We attempt to do this through software tools and features, some of which directly support participants, and others which support facilitators or mediator as they engage with participants. To support participants we implemented unobtrusive reflective dialogue scaffolding features, and to support facilitators we implemented a "facilitators dashboard" visualization tool.  We also investigated using state-of-the-art text analysis and machine learning to measure important properties of deliberative dialogue.  In addition to the development and formative evaluation of these tools, we conducted experimental trials that showed, for a population of college students engaged in online discussion of controversial issues, that our reflective tools did indeed lead to deeper, more skilled, and reflective dialogue.  Our work with automated text analysis has given early indications that automated methods for assessing the quality of online dialogue can be used productively to support higher quality communication (for instance through visualizing this information in the Facilitator's Dashboard).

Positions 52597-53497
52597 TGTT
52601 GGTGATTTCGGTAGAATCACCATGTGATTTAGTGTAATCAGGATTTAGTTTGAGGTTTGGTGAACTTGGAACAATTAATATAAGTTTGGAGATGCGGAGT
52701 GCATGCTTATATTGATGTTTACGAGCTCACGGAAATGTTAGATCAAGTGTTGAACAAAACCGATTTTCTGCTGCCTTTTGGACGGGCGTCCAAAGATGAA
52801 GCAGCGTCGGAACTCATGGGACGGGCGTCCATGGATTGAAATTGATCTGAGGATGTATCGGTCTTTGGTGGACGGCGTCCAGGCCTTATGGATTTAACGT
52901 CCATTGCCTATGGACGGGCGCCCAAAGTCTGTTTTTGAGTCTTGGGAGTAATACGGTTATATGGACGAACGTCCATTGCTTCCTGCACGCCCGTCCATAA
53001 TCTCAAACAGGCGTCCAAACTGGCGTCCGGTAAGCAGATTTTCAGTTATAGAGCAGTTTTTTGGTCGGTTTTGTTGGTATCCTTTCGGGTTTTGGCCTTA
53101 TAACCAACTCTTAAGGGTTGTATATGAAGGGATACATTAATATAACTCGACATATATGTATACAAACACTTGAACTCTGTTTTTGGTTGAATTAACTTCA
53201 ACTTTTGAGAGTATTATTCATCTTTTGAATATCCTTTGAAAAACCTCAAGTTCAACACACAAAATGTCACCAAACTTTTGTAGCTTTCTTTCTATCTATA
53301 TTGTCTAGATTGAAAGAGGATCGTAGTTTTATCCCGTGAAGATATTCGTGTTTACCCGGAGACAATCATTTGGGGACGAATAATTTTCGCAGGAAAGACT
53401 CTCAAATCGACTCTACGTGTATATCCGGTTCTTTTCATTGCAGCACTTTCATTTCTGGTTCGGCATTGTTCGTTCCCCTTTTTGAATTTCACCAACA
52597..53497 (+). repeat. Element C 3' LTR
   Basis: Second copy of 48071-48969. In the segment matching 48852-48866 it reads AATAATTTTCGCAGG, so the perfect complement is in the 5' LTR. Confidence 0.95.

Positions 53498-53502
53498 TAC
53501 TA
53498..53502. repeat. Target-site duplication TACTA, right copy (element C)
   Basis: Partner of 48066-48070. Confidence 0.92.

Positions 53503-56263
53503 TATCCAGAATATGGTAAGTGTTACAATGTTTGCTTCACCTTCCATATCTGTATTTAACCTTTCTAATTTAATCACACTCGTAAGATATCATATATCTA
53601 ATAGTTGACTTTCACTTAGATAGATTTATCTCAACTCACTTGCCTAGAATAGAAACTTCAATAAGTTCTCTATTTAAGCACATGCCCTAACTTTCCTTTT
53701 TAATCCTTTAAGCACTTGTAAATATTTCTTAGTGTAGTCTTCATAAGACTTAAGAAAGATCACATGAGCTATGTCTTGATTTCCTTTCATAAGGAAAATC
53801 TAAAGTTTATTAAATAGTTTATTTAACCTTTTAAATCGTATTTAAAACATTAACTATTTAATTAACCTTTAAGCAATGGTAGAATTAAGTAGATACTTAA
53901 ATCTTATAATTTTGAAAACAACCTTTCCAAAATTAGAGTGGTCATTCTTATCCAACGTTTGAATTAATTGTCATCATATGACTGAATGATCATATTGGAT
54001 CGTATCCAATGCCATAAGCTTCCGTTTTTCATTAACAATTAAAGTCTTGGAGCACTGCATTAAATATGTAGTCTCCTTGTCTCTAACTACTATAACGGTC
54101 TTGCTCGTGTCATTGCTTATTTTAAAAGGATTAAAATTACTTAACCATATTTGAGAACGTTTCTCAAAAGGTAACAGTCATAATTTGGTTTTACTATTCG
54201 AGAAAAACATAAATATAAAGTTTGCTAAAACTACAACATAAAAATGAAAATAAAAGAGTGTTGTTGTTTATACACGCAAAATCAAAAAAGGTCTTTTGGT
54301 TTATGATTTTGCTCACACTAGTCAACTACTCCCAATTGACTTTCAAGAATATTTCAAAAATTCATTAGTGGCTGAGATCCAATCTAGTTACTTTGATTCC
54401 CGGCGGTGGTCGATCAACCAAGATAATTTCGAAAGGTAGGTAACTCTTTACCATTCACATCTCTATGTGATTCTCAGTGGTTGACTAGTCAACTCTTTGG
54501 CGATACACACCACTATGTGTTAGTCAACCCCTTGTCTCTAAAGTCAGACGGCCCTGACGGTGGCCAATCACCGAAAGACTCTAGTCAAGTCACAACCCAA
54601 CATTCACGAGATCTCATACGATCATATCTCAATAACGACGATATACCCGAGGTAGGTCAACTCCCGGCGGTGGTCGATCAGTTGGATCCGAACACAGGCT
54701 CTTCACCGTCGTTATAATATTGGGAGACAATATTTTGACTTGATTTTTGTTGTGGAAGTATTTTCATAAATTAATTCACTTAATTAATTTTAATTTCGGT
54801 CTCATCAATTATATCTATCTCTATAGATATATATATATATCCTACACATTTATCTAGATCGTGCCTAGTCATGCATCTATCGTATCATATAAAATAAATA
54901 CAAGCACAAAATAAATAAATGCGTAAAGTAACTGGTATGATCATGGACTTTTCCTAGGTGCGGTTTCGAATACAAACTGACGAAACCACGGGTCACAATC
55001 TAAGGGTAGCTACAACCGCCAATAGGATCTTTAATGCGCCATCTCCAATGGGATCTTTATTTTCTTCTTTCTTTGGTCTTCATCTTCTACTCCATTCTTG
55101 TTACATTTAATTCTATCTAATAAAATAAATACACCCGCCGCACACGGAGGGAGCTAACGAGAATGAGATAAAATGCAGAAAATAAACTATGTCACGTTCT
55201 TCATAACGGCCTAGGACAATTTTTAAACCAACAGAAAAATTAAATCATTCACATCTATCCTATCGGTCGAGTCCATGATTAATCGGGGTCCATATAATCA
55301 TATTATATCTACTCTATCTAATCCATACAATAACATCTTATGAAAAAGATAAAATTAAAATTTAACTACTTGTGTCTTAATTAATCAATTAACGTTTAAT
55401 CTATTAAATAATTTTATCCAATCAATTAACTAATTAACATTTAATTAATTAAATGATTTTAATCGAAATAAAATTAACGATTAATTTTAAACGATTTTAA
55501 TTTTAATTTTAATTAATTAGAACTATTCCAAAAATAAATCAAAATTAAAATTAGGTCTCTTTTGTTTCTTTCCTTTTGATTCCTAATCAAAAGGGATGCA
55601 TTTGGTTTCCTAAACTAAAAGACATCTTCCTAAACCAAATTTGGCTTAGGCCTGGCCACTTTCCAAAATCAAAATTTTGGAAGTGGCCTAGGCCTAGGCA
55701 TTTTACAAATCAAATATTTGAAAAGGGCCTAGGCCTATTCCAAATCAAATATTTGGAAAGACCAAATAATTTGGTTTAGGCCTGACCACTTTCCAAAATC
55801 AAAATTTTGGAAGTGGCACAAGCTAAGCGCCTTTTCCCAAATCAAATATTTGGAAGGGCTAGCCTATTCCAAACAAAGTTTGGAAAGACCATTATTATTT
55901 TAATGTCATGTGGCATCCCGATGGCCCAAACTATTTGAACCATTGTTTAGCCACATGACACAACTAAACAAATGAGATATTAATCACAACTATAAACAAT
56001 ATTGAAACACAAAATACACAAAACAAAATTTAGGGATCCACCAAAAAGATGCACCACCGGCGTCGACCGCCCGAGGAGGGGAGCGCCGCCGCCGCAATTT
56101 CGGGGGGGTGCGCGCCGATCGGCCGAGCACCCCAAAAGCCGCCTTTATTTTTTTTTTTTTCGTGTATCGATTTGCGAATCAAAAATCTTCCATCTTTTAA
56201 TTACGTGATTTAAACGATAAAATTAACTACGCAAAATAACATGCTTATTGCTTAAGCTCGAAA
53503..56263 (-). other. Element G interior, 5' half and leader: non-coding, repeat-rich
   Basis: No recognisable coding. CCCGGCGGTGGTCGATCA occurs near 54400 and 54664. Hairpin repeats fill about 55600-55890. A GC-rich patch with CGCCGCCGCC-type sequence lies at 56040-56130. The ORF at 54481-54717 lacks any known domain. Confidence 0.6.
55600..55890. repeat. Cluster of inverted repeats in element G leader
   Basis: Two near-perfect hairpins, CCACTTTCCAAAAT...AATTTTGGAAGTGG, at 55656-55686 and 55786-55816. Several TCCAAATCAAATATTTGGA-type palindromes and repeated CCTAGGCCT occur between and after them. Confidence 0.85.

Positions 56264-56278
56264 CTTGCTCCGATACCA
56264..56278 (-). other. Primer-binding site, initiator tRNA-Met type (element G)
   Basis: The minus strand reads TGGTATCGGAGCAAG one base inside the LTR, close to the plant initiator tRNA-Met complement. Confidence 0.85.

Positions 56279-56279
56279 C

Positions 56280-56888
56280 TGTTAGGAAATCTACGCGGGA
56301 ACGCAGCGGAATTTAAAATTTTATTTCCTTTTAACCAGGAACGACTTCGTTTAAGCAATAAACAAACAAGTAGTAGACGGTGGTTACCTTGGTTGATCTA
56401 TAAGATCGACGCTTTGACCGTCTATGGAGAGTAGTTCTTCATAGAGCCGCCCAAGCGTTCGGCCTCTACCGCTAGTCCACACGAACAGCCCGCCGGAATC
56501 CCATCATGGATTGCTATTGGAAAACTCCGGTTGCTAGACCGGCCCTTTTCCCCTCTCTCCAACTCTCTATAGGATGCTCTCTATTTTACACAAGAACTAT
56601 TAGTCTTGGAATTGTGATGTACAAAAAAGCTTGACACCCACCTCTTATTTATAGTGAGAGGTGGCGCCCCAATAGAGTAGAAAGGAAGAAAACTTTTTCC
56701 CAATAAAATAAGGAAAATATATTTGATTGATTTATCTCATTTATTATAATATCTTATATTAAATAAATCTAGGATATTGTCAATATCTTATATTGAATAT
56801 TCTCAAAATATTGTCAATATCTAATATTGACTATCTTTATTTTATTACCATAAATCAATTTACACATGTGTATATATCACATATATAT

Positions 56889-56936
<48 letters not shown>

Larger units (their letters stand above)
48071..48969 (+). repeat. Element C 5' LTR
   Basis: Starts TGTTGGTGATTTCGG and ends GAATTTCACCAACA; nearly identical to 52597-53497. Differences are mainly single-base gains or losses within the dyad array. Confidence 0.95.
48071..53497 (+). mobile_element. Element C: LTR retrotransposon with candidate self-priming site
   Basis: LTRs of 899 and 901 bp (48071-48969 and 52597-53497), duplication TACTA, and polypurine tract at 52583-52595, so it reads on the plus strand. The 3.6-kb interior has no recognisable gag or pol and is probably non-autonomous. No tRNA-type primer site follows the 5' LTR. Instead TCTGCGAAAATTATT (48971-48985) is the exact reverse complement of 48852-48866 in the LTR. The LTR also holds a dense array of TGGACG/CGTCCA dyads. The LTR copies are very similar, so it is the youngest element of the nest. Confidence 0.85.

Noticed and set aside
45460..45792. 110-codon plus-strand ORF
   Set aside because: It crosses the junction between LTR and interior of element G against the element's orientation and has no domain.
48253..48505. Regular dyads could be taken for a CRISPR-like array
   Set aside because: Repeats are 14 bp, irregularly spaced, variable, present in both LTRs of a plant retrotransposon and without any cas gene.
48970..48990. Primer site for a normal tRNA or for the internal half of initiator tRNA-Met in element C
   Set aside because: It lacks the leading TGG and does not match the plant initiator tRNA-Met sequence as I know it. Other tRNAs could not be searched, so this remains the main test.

Wider potential impacts  

Our unobtrusive scaffolding methods and facilitator dashboard concepts will transfer to use in collaborative work, civic engagement, and online dispute resolution.  Discussion forums and commenting features are widely used in educational contexts and social media, but little exists to support higher quality deliberation in these environments. Our methods should also be applicable to "flipped" classrooms and MOOC (Massive Online Open Course) environments, which are in need of better tools for interaction, dialogue, and management. We also believe that social deliberative skills practiced online will transfer to other contexts such as face-to-face communication.


Online Contexts